3. I'm a Married Lady and mother of a toddler and love being both. My issue is that Husband and I are not having much sex, and though being dead-exhausted much of the time is part of the reason, my diminished attraction toward him is the big problem.

You see, while I was pregnant Husband gained 40+ pounds (or for reference, over ten more pounds than me, the one who was physically growing a human). It was kind of a joke at the time (and, in fact, men gaining weight and mimicking other pregnancy symptoms is A Thing), but two years later, with breastfeeding, yoga, and chasing a tiny running person around I'm back to my pre-baby body. Husband has not lost a pound and does not seem to be interested in trying. I cook 2-3 healthy meals for us daily and we don't buy processed food. I bake occasionally when we want sweet treats, but I've had to cut back because if there are cookies in the house Husband will eat them all in a sitting. He also sneaks candy, ice cream, and fast food regularly (and large amounts of all, not just an ice cream cone, for example, but a half gallon container that he will eat in a day). I voiced my concern about his health (he's in his mid 40s), so he got a physical that showed he's generally healthy.

Of course that is a relief, but now I don't know what to do. I know he is aware of the weight gain, and I don't want to cause him pain, but the fact is that I am less attracted to his changed body, and the way he binges on sweets and unhealthy food is becoming repulsive to me. He claims it is because he wasn't allowed to have much sugar as a child, but this feels like a weak excuse to me. He has worked with a dietician in the past and when we met he seemed to have a healthy relationship toward food — normal meal portions, occasional desserts, nothing extreme. I'm sure the stress of parenting/working is part of the issue and I want to be compassionate and supportive. Is it even possible to do that while telling him his fatter body is turning me off? I feel like a completely shallow jerk.

You're not a jerk and you obviously love your husband. Please, take those concerns off the table. I think your husband is depressed. Eating a whole gallon of ice cream in one sitting and saying it's because he was sugar-deprived as a kid are two clues. (That is not a excuse to eat ice cream 30 years later, but also was he deprived? Could be! Poor guy.)

Another clue? You guys aren't fucking. Instead of looking at that as a result of his weight gain, it might be one of many symptoms that he's got depression — and though it's been two years, it might even be postpartum depression. For real! It's a thing! In the dudes! I'd look into that if I were you guys, especially since he's got a clean bill of health otherwise. (Which is great!)

Honesty in your relationship is another thing to work on: it creates intimacy and romantic feelings. You should be able to tell your husband all of this, and you're not. That builds up bad karma. Sure, he may be a sensitive person and it'll hurt his feelings a little bit, but he's making choices that affect other people in the house and he should have to answer to that. No, I'm not talking about him gaining weight, I'm talking about him not delivering to his child a promise he made to you. Stay with me here: when you were courting, he presented a version of himself that you decided you would like as a partner and role model to your children. Then you went, together, and MADE THOSE PEOPLE OUT OF THIN AIR. And now he's being the kind of person who doesn't make the food-ordering choices you wanted your baby to mirror. Hold him accountable for the bait and switch. But also, he's depressed, so change might come slowly. Be patient, kind, and all the things you promised when you married.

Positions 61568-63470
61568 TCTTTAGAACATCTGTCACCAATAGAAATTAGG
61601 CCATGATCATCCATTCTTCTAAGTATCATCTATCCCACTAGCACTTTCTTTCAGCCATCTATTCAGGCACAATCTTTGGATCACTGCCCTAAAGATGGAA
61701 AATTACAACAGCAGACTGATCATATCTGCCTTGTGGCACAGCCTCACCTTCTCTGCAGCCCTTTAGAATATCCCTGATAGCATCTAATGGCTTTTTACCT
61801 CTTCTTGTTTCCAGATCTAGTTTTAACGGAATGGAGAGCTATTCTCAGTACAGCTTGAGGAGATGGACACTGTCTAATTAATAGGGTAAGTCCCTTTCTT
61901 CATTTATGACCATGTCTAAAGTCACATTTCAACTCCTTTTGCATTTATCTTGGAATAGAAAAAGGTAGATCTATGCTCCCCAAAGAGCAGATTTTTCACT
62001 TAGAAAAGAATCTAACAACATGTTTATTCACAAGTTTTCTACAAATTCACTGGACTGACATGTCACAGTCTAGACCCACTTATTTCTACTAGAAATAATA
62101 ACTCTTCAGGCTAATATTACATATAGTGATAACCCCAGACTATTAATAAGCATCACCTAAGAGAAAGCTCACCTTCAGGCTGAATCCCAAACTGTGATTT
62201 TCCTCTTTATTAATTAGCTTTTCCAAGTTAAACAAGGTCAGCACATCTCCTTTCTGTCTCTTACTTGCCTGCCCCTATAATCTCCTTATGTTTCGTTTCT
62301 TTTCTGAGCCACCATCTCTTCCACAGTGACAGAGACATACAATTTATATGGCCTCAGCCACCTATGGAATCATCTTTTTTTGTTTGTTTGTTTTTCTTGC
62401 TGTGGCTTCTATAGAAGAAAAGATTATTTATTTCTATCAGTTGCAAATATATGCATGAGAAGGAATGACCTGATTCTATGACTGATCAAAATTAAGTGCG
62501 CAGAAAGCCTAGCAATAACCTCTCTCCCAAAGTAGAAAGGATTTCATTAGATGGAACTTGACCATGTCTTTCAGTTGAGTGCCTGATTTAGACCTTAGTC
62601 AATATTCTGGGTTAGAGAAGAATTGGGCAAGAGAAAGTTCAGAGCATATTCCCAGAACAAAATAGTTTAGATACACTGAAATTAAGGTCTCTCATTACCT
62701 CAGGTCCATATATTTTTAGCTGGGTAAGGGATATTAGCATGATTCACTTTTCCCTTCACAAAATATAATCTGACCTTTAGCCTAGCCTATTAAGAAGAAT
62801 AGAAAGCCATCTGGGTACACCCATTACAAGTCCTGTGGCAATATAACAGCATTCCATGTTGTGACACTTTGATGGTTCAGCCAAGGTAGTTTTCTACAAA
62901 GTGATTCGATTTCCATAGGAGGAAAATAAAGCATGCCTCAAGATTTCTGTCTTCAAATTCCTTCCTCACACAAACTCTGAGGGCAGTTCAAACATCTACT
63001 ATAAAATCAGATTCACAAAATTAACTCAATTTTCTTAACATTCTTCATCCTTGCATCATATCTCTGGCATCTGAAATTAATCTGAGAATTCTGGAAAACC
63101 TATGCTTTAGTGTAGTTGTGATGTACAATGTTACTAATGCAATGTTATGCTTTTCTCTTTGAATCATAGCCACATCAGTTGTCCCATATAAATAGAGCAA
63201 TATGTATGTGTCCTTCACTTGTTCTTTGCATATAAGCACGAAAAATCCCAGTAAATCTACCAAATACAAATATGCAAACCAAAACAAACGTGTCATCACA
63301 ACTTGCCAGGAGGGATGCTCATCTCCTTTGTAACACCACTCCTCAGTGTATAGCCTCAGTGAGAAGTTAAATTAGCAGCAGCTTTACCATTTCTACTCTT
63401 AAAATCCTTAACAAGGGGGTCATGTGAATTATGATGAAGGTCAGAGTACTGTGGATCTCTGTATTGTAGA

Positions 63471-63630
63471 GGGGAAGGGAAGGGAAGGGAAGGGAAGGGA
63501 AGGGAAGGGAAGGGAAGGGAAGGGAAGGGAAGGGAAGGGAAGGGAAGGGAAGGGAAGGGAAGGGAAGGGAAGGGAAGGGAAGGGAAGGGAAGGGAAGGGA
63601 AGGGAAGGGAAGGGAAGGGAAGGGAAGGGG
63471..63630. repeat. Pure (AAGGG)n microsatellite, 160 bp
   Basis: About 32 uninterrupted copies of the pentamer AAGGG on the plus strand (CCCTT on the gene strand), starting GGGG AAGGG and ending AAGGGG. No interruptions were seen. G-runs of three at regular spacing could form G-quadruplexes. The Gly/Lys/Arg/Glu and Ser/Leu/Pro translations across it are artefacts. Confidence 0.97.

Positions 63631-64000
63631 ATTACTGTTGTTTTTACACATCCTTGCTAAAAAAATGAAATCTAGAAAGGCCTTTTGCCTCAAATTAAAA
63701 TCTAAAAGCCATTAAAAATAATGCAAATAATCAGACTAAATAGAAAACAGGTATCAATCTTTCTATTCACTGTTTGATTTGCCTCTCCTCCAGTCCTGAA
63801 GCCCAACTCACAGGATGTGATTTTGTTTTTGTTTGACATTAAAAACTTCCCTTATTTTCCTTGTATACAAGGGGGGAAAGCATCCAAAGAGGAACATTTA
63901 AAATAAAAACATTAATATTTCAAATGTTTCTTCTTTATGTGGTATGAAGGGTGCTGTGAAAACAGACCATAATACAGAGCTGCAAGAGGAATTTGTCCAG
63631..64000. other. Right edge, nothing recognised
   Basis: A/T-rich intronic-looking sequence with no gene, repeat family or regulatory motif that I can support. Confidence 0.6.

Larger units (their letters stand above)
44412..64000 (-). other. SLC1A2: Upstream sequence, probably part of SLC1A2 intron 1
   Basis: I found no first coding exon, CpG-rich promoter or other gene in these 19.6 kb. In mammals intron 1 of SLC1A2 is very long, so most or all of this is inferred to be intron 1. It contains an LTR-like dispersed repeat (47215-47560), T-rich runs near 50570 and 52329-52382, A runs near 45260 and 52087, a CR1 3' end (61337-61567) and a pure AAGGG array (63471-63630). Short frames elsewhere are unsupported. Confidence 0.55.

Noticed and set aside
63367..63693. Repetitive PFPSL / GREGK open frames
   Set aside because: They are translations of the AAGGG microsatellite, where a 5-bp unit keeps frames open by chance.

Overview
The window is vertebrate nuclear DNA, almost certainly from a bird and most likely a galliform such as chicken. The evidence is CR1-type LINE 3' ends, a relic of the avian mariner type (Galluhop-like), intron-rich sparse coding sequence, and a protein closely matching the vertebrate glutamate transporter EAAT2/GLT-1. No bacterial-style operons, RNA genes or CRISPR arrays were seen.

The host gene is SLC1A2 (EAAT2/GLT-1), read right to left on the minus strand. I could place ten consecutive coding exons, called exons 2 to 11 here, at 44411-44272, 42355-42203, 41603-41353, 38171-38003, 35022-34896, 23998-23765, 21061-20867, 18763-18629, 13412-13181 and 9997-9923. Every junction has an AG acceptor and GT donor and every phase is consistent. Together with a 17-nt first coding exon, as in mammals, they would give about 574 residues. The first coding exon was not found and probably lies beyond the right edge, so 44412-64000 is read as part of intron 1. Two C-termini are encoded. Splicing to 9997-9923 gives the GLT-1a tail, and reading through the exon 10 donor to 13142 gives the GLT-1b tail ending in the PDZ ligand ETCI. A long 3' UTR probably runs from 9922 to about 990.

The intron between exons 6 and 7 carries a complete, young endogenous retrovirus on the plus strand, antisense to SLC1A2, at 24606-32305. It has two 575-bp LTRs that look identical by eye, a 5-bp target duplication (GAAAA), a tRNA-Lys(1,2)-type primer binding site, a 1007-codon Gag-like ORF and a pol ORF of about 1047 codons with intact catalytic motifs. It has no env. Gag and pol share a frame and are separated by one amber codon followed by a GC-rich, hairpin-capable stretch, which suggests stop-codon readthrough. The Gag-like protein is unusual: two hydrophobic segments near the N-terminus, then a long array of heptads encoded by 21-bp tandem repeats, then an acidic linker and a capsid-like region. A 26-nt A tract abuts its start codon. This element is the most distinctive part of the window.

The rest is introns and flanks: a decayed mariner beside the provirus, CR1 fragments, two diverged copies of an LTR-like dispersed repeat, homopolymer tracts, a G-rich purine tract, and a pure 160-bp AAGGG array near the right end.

And finally, I kind of don't believe that you're simply repulsed by his body. It's probably a combination of that and the other stuff that comes along with being depressed that are such a turn off. Just consider that possibility in case his body doesn't really change much but everything else does, okay? (Sidenote: there is a serious dearth of "hot fat guys" Tumblrs.)

4. My boyfriend, who I love and is awesome, has a smallish penis but it's big enough for me and satisfies me in every way. It's a good, average size when hard but looks very small when soft. The thing is, I want to go skinny dipping with friends, or do random naked-related things, and I just can't help but feel embarrassed for my friends to see his wang! Even if they know I'm satisfied sexually, maybe they'll think I'm lying, or feel bad for me, or judge him, or judge me... It gets to the point where I will avoid day-time skinny dipping with friends if he's there because I'm embarrassed. I know, this is stupid. Can you give me a good mantra or something to help me feel better about this?

Mantra: It's a grower, not a show-er.

Other Mantra: Quit showing your friends your man's dick! What!? How is this even happening? Tell him to buy a swimsuit and then just stop being naked around your friends all the time if you're so worried about it.

5. On the advice of an endocrinologist, I've been gluten-free for just over three months. I'm doing it properly (separate butter, separate cutting boards, etc.). I was worried about missing certain foods, but happily it's not a big deal.

How do I handle this with my in-laws? We stayed with them last weekend and I brought gluten free bread and a homemade cake (to share) for dessert. My mother-in-law thinks everyone should eat everything and disapproves of food-faddiness (she still doesn't seem convinced that I'm allergic to shellfish), so I didn't want to dwell on it and only mentioned it in passing.

It was awkward. She made a big deal about serving her home-grown potatoes, but prepared them (unwittingly, I'm sure) in a way that meant I couldn't eat them, then seemed upset that I hadn't.